Japan’s New Richest Person Builds $38 Billion Automation Fortune

Heesu Lee and Min Jeong Lee

Tokyo: Takemitsu Takizaki, the founder of electronic-sensor maker Keyence Corp., has overtaken Uniqlo billionaire Tadashi Yanai to become Japan’s richest person.
Takizaki is worth $38.2 billion, according to the Bloomberg Billionaires Index, after his company’s shares almost doubled since the start of last year. Fast Retailing Co.’s Yanai, who lost more than a fifth of his wealth in 2021, has a net worth of $35.6 billion.

It’s an example of how the wealth landscape is shifting amid the Covid-19 pandemic, as a factory-automation entrepreneur replaces a retail mogul at the top of the country’s rich list. Keyence has also been boosted by its forthcoming inclusion in Japan’s blue-chip equity index, the Nikkei 225 Stock Average.

“This positioning is likely to stay for a while,” Mitsushige Akino, a senior executive officer at Ichiyoshi Asset Management Co. in Tokyo, said of the wealth ranking. “The big factor recently was being added to the Nikkei 225.”

Takizaki founded Keyence in 1974 and steadily built the company as a maker of sensors, measuring instruments, machine-vision systems and other equipment for industrial automation. The secretive Osaka-based firm is known for its high profit margins and for paying its staff well.
Keyence’s shares have risen 96% since the start of 2020, giving the company a market value of about $167 billion. By this measure, it’s the second-largest firm in Japan after auto giant Toyota Motor Corp.

The pandemic spurred demand for factory automation as governments around the world imposed social-distancing measures, according to Bloomberg Intelligence analyst Takeshi Kitaura. He pointed to the company’s operating-profit margin of more than 50%.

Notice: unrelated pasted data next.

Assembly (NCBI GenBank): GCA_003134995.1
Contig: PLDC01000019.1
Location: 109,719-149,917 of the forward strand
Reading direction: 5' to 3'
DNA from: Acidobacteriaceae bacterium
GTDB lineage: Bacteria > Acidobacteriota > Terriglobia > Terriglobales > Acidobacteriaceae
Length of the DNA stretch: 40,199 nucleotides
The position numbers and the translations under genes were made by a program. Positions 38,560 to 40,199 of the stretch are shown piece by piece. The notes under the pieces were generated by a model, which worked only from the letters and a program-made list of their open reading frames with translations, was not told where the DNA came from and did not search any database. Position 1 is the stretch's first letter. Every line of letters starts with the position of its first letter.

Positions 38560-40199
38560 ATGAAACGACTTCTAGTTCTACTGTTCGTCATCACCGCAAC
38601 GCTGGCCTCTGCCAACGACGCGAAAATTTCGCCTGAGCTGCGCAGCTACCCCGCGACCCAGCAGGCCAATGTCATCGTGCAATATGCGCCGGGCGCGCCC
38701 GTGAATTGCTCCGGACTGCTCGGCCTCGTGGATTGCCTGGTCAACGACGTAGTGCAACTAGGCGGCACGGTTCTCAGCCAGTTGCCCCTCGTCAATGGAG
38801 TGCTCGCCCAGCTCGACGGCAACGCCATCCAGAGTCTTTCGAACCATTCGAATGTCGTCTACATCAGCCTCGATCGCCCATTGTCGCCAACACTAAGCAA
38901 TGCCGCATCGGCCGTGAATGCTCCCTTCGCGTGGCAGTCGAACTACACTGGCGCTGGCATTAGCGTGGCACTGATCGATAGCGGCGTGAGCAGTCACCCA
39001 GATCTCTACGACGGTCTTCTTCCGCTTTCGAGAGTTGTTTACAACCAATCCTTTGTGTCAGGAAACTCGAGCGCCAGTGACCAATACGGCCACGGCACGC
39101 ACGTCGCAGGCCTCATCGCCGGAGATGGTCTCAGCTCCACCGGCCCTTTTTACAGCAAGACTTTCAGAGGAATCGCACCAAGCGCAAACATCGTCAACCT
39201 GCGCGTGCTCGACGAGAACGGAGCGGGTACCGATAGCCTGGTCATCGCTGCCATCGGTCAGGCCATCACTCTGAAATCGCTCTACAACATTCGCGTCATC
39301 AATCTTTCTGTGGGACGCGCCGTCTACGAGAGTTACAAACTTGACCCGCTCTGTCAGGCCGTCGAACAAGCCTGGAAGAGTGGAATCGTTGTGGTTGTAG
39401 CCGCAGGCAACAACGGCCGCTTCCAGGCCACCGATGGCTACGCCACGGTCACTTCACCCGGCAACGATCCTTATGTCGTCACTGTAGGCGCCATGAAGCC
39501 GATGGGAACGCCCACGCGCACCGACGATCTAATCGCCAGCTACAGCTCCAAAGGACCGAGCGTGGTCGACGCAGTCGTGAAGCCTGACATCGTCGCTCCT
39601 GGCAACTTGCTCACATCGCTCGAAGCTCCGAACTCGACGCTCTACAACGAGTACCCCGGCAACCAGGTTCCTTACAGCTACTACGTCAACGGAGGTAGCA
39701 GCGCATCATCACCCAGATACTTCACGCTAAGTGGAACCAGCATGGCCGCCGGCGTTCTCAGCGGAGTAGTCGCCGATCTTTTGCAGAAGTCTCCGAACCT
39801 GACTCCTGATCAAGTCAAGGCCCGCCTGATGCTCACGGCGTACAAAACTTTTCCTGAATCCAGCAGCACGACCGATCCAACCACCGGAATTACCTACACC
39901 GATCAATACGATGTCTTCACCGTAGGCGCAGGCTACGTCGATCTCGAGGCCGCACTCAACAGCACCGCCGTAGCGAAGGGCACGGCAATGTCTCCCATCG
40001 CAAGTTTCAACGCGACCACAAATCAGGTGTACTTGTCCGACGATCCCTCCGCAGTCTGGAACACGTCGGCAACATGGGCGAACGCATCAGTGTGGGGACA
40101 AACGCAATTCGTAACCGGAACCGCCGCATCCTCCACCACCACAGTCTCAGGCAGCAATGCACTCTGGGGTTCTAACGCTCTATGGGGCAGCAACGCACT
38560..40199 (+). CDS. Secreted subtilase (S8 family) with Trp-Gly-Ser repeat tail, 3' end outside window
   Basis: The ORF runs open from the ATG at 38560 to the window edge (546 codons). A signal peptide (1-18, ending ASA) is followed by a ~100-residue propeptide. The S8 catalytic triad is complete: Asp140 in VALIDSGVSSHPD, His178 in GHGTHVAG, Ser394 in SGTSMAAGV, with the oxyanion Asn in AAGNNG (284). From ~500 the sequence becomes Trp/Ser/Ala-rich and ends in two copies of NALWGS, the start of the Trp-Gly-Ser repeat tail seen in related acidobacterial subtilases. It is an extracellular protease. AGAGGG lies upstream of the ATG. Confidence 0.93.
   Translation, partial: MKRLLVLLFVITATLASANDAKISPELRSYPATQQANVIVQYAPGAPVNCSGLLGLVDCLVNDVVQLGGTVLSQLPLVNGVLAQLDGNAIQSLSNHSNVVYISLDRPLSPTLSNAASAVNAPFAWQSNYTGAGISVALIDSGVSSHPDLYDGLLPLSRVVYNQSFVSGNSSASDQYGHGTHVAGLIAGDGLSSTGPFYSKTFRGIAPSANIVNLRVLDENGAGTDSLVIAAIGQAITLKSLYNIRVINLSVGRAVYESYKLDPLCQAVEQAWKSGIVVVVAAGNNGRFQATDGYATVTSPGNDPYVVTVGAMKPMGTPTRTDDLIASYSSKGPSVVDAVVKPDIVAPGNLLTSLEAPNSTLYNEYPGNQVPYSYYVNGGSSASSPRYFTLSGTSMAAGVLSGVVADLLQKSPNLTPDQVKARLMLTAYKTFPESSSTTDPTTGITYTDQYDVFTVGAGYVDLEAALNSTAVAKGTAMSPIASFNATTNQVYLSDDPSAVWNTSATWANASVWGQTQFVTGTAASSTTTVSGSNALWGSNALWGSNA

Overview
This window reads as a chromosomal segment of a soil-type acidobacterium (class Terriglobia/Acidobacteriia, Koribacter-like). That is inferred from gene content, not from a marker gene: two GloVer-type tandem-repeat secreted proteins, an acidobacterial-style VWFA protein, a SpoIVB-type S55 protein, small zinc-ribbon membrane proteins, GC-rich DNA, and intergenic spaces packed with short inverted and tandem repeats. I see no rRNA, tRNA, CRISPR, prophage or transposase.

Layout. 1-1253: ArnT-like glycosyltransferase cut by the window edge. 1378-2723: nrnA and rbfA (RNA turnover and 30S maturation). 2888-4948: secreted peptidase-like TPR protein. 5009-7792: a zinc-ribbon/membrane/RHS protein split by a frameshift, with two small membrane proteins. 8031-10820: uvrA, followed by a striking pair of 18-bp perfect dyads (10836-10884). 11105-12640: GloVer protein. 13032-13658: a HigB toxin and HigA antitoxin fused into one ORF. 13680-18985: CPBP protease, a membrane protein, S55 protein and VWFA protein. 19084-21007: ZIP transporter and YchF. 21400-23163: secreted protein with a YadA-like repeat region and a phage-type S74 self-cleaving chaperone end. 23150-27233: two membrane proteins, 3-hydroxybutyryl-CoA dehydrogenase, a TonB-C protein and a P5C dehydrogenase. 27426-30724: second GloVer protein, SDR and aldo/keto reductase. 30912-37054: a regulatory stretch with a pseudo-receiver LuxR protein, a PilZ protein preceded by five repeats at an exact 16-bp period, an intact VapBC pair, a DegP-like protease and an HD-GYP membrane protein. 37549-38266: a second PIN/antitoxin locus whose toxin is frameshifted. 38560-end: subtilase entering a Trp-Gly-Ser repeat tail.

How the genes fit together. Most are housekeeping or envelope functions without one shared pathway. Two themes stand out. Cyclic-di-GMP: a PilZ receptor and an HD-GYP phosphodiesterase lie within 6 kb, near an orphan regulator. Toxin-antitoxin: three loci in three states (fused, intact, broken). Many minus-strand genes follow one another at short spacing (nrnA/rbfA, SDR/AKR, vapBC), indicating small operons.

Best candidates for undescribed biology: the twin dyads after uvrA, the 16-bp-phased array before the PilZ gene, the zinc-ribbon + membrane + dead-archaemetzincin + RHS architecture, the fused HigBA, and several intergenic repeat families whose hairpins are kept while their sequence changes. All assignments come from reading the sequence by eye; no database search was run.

Keyence shares jumped last week after the company was announced as an addition to the Nikkei 225 in a major shakeup of the famous equity gauge. Nintendo Co., the maker of the Switch gaming console, was also among the three companies picked to be included from Oct. 1.
Takizaki, who owns 21% of Keyence, has added $5.8 billion to his fortune this year and is now the ninth-richest person in Asia, according to the Bloomberg index.

Fast Retailing’s Yanai, meanwhile, has lost $9.6 billion in wealth in 2021, or about 21% of his fortune, as shares of the maker of Uniqlo clothing fell 18%. Fast Retailing lowered its full-year operating-profit forecast in July on weak summer sales in Japan and government measures to curb Covid-19 in the country and other Asian markets.
SoftBank Group Corp. founder Masayoshi Son is Japan’s third-richest person with a net worth of $27.3 billion.
Takizaki, 76, who didn’t attend college, helped invent the precision sensors used on assembly lines such as those to build cars for Toyota. He’s now Keyence’s honorary chairman after stepping down as chairman in 2015.

Keyence trades at about 63 times estimated earnings. Bloomberg Intelligence analyst Kitaura said he remains positive about the firm’s prospects. He pointed out that more than 40% of its revenue still comes from Japan.